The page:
DPA follows the United Nations Convention on the Rights of Persons with Disabilities (CRPD)’s definitions of “disability” and “persons with disabilities”.
Persons with disabilities include those who have long-term physical, mental, intellectual or sensory impairments which, when in interaction with various barriers, may hinder their full and effective participation in society on an equal basis with others.
Disability is defined as the result of the interaction between persons with impairments and attitudinal and environmental barriers that hinders their full and effective participation in society on an equal basis with others.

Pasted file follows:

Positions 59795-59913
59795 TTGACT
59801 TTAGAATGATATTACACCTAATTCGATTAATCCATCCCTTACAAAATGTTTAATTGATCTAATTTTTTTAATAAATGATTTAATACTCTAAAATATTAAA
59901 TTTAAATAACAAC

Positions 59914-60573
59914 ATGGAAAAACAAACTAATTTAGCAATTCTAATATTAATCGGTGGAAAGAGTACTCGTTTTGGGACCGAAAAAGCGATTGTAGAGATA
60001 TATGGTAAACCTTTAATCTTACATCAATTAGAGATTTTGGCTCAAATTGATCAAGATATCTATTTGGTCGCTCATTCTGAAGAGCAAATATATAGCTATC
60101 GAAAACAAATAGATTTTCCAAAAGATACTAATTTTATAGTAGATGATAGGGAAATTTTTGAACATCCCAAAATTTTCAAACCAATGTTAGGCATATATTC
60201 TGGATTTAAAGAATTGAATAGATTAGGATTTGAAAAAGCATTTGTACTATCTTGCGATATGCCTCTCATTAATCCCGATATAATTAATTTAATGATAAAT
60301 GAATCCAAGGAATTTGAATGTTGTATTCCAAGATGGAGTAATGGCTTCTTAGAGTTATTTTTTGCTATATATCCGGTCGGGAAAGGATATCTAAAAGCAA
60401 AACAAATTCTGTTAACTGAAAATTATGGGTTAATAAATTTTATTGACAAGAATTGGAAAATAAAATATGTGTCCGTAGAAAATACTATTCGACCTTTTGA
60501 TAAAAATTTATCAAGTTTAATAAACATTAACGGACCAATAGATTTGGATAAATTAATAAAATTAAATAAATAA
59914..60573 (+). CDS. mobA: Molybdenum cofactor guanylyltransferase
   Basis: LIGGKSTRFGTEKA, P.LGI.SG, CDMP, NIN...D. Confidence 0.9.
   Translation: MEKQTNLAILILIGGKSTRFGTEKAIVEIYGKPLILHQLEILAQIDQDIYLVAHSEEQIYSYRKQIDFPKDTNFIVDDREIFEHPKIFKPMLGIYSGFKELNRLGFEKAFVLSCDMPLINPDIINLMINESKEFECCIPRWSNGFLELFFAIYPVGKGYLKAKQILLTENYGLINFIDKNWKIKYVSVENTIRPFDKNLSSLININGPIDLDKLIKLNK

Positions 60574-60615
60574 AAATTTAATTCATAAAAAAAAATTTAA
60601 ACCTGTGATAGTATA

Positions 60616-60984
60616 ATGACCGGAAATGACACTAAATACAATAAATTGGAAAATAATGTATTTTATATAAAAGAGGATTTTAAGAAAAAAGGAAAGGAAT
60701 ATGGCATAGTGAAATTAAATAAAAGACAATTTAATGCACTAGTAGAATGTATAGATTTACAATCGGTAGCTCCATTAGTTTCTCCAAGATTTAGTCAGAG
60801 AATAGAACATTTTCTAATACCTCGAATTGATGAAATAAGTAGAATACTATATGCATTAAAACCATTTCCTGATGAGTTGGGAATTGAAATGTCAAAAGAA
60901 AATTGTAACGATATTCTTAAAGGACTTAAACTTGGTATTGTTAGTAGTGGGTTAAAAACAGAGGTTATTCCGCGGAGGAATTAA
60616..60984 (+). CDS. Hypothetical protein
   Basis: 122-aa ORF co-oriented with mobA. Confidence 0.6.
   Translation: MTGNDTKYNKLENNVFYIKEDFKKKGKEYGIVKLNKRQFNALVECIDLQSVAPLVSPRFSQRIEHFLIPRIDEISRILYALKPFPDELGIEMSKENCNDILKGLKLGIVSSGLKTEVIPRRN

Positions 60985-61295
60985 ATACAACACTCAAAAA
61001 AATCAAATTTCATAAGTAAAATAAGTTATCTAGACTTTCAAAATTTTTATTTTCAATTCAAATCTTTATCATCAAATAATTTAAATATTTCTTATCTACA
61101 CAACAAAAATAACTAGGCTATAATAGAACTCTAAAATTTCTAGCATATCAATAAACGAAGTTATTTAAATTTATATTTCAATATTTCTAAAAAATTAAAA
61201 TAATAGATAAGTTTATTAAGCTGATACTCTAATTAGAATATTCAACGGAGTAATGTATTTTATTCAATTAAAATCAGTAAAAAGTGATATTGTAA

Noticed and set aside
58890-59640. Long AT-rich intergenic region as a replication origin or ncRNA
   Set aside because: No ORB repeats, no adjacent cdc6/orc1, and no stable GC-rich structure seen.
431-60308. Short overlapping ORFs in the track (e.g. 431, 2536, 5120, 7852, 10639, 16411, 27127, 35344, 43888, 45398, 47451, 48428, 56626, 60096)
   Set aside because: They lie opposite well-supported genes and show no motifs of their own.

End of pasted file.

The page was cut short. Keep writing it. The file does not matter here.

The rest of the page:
Singapore Government’s Position
The Singapore Government uses the World Health Organisation International Classification of Functioning, Disability and Health, known more commonly as ICF. This classification is based on the idea that disability is not something that only happens to a minority of humanity. The ICF thus ‘mainstreams’ the experience of disability and recognises it as a universal human experience. By shifting the focus from cause to impact it places all health conditions on an equal footing allowing them to be compared using a common measuring system – the ruler of health and disability. Furthermore ICF takes into account the social aspects of disability and does not see disability only as a ‘medical’ or ‘biological’ dysfunction.
To read more about this method of classification, visit the WHO website.